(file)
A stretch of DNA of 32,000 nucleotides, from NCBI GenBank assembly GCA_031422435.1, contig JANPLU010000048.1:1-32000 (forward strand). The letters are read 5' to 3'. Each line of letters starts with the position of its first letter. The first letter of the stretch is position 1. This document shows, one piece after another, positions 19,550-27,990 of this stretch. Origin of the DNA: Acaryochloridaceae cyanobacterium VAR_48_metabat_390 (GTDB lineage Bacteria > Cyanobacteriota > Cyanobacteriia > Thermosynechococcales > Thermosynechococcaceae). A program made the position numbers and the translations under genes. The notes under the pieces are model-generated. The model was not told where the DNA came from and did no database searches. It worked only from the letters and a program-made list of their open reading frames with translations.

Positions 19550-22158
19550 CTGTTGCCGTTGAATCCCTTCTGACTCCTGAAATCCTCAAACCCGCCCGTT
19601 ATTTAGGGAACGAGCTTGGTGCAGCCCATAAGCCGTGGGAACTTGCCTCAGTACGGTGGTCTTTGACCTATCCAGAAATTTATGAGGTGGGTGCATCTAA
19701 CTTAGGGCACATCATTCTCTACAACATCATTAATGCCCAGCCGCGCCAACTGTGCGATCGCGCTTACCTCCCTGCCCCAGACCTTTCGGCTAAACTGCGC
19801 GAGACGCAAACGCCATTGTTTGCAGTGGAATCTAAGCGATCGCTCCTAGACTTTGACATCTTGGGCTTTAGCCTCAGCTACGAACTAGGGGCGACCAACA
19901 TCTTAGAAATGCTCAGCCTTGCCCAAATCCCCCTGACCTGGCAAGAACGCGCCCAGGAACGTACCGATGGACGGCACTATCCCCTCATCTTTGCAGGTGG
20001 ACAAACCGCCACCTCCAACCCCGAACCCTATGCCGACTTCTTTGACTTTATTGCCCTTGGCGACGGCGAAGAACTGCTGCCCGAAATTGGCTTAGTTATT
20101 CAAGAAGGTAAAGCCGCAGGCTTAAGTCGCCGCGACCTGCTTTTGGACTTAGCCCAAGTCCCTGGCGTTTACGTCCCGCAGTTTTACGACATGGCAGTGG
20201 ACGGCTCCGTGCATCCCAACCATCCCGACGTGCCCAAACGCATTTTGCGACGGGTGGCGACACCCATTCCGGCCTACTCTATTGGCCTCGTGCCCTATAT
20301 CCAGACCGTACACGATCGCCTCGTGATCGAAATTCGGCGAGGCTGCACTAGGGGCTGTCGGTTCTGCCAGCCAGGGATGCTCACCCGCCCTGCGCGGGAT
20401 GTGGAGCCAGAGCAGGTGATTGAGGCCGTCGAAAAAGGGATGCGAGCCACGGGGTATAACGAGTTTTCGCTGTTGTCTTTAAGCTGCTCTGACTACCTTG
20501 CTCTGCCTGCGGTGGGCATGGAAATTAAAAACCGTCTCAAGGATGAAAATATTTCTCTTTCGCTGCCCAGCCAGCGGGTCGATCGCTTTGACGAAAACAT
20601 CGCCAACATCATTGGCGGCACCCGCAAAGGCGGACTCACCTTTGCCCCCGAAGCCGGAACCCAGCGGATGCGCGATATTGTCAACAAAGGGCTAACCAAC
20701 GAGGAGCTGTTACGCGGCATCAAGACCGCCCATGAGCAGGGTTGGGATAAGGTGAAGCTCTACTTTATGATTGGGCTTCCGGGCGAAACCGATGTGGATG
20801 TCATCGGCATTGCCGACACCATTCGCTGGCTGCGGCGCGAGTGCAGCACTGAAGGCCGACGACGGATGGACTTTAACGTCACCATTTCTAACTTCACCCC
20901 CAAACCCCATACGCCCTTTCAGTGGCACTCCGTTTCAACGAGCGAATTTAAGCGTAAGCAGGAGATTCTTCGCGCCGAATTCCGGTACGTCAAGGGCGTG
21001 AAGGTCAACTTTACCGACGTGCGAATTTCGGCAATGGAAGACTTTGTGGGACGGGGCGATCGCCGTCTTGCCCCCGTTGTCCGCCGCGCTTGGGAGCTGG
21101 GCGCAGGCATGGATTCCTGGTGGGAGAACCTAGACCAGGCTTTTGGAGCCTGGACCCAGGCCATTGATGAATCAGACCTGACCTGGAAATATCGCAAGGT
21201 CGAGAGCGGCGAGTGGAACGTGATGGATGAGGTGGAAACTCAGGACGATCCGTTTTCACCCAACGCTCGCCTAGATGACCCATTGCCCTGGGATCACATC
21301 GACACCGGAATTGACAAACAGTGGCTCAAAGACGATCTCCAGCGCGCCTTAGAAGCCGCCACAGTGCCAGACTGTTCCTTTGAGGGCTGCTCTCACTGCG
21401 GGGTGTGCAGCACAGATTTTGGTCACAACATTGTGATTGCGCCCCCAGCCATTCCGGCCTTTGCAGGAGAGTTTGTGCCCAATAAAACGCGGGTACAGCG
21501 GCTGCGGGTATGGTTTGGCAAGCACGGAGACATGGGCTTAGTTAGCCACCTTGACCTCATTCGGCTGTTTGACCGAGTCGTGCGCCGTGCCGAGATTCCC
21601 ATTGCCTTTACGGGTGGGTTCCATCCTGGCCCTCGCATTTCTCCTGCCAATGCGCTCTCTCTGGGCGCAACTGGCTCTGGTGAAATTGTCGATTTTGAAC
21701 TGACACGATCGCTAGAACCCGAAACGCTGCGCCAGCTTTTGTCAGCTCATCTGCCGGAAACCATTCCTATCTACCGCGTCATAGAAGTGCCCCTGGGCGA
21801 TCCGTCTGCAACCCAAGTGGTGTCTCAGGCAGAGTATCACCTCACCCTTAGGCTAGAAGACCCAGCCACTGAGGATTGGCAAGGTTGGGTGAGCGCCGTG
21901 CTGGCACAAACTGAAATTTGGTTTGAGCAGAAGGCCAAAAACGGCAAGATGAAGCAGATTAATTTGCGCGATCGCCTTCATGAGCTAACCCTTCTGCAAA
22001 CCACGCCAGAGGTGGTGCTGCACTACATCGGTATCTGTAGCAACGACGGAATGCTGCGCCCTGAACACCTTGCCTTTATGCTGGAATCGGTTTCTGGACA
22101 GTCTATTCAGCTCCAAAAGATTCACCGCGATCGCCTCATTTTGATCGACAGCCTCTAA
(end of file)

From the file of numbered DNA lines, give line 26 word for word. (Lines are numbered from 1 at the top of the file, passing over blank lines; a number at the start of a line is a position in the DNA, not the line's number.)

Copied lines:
21801 TCCGTCTGCAACCCAAGTGGTGTCTCAGGCAGAGTATCACCTCACCCTTAGGCTAGAAGACCCAGCCACTGAGGATTGGCAAGGTTGGGTGAGCGCCGTG